Johannesburg, 01 December 2015 - The United Nations Human Settlements Programme (UN-Habitat), the Institute for Housing and Urban Development Studies of the Rotterdam Erasmus University (HIS/Erasmus) and Oxford Economics today revealed, at the AfriCities Conference in Johannesburg, a major new programme to assist urban economic development in Africa through foreign direct investment.

This new programme will form the main basis for the next State of African Cities Report to be published in 2017. Drawing on the combined findings of its State of African Cities reports of 2008, 2010 and 2014, UN-Habitat has joined forces with IHS/Erasmus and Oxford Economics, with support from the African Development Bank, the UK Department for International Development, NKC African Economics, the United Cities and Local Governments of Africa (UCLGA) and Witwatersrand University on the analysis of urban economies in Africa.

This new and ground-breaking United Nations research programme aims at assisting Africa’s cities in addressing the challenges of very rapid urban growth, urban poverty and youth unemployment. It will do this by providing recommendations that will relate to city’s economic strategies, inward investment strategies and spatial planning.

According to UN-Habitat, African nations need to steer away from the type of urban development approaches used by the developed countries in the 1950s and 1960s and radically review their urban development philosophy to become better aligned to the 21st century conditions. African nations, according to UN-Habitat, need to develop their own visions and contemporary approaches to address very rapid urban growth, the consequences of a globalized economy and the challenges posed by climate and environmental change.

African cities also need to avoid replicating the economic and FDI development pathways of advanced economy cities. Such new visions and the associated interventions will require huge new and additional investments in cities that are mostly not available domestically. Financial sectors in many African countries are under-developed and the cost of financing is typically very expensive.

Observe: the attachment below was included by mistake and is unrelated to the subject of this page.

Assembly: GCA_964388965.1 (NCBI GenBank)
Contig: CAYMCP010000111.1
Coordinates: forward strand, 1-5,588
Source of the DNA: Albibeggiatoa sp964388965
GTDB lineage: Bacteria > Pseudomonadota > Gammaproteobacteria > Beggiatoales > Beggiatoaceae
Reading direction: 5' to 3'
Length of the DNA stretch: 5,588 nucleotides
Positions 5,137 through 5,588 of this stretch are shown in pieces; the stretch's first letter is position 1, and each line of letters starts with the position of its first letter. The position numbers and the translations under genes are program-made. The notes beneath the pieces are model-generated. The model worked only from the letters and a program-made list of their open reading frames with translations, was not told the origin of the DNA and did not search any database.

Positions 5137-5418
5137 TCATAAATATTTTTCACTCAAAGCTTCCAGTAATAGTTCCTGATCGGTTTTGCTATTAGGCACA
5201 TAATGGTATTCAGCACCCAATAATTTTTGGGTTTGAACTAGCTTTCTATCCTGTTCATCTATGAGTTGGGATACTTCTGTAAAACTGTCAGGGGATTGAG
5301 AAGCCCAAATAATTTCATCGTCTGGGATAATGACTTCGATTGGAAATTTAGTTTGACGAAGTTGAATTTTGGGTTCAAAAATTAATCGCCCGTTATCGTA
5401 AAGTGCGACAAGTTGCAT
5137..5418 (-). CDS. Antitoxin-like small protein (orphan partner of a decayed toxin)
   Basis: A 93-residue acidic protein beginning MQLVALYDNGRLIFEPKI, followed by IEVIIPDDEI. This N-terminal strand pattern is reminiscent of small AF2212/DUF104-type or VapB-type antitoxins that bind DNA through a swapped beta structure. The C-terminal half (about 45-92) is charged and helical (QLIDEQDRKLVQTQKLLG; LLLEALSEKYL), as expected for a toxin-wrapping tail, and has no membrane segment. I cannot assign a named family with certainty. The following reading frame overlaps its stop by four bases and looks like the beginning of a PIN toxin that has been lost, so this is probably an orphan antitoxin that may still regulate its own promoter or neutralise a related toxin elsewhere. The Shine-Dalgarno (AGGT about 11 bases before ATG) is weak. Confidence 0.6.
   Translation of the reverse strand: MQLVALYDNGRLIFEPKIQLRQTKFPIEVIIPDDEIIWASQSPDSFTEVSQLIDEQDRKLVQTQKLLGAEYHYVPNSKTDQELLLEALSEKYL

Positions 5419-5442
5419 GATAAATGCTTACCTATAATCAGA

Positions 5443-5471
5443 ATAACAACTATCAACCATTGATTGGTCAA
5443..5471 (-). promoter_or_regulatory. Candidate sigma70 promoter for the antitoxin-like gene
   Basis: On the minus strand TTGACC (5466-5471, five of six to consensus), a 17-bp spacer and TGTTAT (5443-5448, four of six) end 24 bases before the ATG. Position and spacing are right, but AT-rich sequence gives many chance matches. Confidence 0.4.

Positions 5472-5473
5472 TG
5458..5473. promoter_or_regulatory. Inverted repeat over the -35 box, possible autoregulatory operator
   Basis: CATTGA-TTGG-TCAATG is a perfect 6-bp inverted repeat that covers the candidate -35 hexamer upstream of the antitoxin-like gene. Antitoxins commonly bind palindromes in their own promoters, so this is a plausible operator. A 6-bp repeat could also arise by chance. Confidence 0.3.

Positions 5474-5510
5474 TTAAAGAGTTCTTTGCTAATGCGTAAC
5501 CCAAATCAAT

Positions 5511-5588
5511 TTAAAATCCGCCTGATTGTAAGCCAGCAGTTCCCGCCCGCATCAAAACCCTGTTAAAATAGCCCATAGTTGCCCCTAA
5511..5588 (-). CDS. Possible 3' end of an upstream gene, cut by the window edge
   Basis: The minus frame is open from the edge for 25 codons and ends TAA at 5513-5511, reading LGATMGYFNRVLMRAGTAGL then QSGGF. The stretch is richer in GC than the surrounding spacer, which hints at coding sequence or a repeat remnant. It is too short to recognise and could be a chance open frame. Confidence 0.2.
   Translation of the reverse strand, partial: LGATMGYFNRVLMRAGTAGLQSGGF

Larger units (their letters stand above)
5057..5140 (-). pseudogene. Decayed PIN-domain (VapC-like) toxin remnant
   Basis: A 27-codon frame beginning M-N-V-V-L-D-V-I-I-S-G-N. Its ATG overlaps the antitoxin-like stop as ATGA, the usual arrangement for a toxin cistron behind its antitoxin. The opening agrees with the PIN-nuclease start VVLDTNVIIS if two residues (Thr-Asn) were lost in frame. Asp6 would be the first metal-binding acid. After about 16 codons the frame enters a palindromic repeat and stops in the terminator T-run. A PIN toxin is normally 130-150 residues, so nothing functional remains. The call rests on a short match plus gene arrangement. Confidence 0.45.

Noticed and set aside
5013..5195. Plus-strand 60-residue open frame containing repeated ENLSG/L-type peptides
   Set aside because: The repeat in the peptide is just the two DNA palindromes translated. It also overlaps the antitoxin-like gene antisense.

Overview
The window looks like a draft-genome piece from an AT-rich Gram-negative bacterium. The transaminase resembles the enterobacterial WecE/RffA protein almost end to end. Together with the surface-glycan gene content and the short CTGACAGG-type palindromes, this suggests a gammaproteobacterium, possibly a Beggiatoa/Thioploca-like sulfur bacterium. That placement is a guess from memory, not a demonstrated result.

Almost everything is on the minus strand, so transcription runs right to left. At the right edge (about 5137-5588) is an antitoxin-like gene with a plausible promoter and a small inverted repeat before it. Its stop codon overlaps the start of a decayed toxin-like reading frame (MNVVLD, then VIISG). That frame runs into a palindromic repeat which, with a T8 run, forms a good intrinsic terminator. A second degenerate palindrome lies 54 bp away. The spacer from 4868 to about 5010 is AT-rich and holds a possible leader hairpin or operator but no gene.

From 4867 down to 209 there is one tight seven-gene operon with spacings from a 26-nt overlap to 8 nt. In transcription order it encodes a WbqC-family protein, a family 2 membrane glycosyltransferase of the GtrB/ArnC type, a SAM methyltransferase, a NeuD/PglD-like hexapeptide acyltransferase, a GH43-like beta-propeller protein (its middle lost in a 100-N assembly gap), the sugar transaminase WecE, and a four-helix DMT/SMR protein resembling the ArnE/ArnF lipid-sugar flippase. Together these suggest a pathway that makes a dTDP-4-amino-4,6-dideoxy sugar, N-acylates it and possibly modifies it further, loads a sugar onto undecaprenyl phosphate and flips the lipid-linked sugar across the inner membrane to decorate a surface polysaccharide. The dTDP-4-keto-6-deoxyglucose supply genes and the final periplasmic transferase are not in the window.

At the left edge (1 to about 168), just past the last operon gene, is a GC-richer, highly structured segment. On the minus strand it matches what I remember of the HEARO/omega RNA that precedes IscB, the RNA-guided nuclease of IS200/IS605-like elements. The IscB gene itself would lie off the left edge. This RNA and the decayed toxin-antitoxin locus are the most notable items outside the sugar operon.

African countries should therefore improve attracting foreign direct investment flows, but at the same time improve the governance of FDI and make sure that FDI produces maximum economic and social benefits. Hence, UN-Habitat’s new and ground-breaking research focuses on the analysis of cities’ comparative FDI advantages and location attractiveness factors for FDI to better position them as true competitors in the global economy.

The overall aim of the programme is to inform cities and investors alike which particular sectors of the economy should be pursued to make best use of cities’ local advantages and what location factors need to be improved. The research is expected to increase foreign direct investment flows into and among African nations and to improve African cities’ economic performance and make inroads into urban unemployment and poverty.

Prof. Oyeyinka Oyebanji, Director Regional Office for Africa, highlighted that the research initiative was highly welcome in providing cities with more evidence base for their development planning. Fruitful discussions with panelists and the audience further highlighted the need to closely scrutinize the quality of FDI and to carefully contextualize within the national and local level, recommendations that UN-Habitat will fully integrate in its research programme.